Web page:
“Will the F-35 be able to do air-to-air? Sure, just like the F-15E can now. Would you want to put the F-35 up front against a Gen 5 adversary? Probably not.” The F-35 can do what it needs to do, Schwartz said, “in some mix with the F-22 … and with standoff munitions.”

Schwartz noted it’s important to realize that, in the current fight, American airpower hasn’t been challenged, but the service has to be prepared for other threats, as well. “We cannot ignore the future,” Schwartz asserted. “And so, we’re doing our best to be loyal partners in today’s fight, while still keeping an eye on needs for the future. I don’t think that’s controversial.”

If the Obama Administration decides that maintaining F-22 production “for a couple more years” is what it wants to do, said Schwartz, then “I think there’s good rationale for that.”

Schwartz believes there is “general agreement” that a new bomber is needed, given that the B-52 is old, and the B-1 is “no spring chicken, either.”

Recent and ongoing upgrades are multiplying the uses of the bombers, he said. However, range, persistence, and payload will all rise in importance in the future, especially as access to overseas bases comes into question.

The Air Force can make a deadline of 2018 to have a new bomber flying, but it will be a developmental version, and not yet fully operational, Schwartz said. He said he remains confident that the Air Force can do it in 10 years or less because of classified development work under way for some time.

“Let me put it this way,” Schwartz said. “John Young’s guidance has been to make maximum use of ‘mature’ or nearly mature technologies. We intend to be loyal to that guidance.” The new bomber, he said, will make use of technology largely in hand. “We are not breaking new ground. … This is not Buck Rogers,” he added.

It’s 316 Tails

Schwartz restated a long-held opinion that an inventory of 205 C-17s is sufficient for the airlift fleet, in conjunction with 111 C-5s, of which 52 have been modified with both the Avionics Modernization Program upgrade and the Reliability Enhancement and Re-engining Program—better known as AMP and RERP.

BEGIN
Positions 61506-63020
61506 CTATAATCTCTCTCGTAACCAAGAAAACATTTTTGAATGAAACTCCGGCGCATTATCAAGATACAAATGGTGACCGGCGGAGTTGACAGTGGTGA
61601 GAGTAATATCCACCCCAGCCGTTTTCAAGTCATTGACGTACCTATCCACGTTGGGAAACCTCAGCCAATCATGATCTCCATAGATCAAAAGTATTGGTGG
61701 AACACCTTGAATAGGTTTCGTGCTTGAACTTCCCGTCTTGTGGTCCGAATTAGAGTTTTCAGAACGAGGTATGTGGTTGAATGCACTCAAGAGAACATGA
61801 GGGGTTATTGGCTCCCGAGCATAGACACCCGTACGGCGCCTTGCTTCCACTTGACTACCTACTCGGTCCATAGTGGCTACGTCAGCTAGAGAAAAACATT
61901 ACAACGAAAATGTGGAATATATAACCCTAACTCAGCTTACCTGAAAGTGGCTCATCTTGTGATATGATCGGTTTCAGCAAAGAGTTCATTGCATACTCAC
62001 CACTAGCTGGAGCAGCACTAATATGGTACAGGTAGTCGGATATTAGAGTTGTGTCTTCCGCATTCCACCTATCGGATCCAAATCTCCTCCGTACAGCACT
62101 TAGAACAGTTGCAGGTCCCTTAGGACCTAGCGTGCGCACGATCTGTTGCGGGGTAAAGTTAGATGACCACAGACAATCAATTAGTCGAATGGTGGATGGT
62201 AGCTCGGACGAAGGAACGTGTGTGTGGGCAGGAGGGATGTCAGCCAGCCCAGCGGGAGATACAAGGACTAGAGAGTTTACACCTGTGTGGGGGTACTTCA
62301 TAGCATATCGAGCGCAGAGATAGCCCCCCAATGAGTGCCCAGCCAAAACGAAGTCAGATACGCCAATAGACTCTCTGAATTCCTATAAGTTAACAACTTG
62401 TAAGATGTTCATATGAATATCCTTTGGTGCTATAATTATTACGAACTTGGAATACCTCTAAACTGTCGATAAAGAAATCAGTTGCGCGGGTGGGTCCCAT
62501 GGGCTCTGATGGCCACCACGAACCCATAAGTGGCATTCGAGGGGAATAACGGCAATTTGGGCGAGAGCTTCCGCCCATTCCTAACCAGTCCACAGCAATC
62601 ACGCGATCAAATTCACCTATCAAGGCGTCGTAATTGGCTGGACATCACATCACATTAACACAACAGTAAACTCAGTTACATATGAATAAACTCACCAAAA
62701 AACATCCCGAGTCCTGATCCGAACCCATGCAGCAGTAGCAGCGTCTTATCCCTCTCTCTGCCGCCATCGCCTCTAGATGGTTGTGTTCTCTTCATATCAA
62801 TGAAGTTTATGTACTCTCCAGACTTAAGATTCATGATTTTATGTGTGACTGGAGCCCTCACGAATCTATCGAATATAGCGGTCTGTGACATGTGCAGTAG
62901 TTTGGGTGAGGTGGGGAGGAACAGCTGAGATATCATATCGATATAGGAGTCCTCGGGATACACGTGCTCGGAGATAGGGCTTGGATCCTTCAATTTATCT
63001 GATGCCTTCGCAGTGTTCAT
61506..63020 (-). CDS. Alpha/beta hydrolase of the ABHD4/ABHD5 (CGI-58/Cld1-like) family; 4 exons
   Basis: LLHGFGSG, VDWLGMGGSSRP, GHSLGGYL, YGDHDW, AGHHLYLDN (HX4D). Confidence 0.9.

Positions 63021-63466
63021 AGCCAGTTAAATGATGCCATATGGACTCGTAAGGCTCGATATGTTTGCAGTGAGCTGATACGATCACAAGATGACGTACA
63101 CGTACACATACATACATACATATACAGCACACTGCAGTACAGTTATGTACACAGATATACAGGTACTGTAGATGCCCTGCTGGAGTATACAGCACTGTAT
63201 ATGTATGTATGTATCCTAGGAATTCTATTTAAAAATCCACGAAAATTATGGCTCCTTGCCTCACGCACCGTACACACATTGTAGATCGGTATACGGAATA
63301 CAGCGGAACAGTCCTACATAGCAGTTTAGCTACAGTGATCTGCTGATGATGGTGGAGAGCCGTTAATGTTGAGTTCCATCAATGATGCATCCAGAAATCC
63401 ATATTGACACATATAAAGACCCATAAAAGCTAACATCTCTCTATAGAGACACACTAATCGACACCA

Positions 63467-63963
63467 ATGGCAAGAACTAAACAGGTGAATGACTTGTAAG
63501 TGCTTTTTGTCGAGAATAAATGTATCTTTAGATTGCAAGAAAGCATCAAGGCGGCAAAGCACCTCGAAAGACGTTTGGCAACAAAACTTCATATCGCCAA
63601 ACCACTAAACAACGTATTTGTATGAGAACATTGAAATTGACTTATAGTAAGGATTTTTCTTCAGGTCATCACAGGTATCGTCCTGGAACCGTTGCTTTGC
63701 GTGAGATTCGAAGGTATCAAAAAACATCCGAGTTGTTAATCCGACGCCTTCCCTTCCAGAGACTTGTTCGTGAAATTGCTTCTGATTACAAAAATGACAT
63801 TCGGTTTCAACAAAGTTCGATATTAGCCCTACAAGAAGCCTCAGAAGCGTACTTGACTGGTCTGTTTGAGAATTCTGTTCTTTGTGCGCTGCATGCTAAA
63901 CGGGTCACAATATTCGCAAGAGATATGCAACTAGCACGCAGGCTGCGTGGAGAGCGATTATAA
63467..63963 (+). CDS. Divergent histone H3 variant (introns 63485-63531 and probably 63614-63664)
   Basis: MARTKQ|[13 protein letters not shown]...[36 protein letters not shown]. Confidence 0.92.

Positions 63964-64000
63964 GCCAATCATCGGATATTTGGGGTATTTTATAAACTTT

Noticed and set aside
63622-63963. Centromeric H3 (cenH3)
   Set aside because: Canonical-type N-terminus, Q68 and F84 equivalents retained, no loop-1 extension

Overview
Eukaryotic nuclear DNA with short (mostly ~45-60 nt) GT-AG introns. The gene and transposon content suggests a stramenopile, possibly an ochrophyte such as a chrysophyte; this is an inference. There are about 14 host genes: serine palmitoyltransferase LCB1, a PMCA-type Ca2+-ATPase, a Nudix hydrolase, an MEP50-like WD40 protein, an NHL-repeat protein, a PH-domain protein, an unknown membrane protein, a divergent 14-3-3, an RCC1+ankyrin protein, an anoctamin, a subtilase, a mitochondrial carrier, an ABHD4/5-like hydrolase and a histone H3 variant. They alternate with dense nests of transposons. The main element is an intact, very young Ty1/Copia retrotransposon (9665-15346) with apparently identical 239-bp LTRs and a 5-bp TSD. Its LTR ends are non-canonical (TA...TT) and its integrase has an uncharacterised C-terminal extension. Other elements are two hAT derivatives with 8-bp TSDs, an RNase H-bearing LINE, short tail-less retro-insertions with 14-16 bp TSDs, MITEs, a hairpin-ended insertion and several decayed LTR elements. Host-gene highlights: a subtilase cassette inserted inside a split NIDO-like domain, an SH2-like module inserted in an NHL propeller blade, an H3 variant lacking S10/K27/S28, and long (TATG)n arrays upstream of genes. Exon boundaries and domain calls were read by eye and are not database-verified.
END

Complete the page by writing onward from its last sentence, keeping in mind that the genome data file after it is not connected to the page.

“I still believe that’s the case,” Schwartz said, adding that too many airlifters would reduce the work available for the Civil Reserve Air Fleet and endanger the continued industry participation in that program, which Schwartz said is critical to the overall lift equation.

The end of C-17 production for the Air Force is “in sight,” he said, but he expressed confidence that Boeing will win more international orders to keep the line open a while longer. Should Congress provide more C-17s to the Air Force, Schwartz said it’s likely that the oldest C-5As would then be retired to preserve an inventory of about “316 total tails,” which he said seems to be “the sweet spot” for strategic lift.

He understands that ending production of a strategic airlifter before its successor program is under way is troublesome for some, but said both TRANSCOM and Air Mobility Command are making the “intellectual effort” now to define what a next airlifter should be. They are thinking beyond traditional airlifters, he said, to include “vertical lift or airships or any number of things,” especially ideas that “are less hydrocarbon-intensive, like lifting bodies.”

Schwartz, formerly the commander of TRANSCOM, said it’s important to note that not all cargo goes by air, and the proper amount of airlift must be considered in context with sealift and pre-positioning.

Two mobility studies are under way which should set the course for lift. One, by the Institute for Defense Analyses, will report early in the year, and will focus just on the right airlift mix, Schwartz said. The broader Mobility Capabilities/Requirements Study-2016 will report late in the spring or early summer and will look at the overall lift equation.

The MCRS “will be more comprehensive, and presumably, more decisive,” Schwartz predicted.

Schwartz also believes there is probably excess infrastructure in the Air Force, but doesn’t think “there’s the will” to conduct another round of base realignment and closure just now.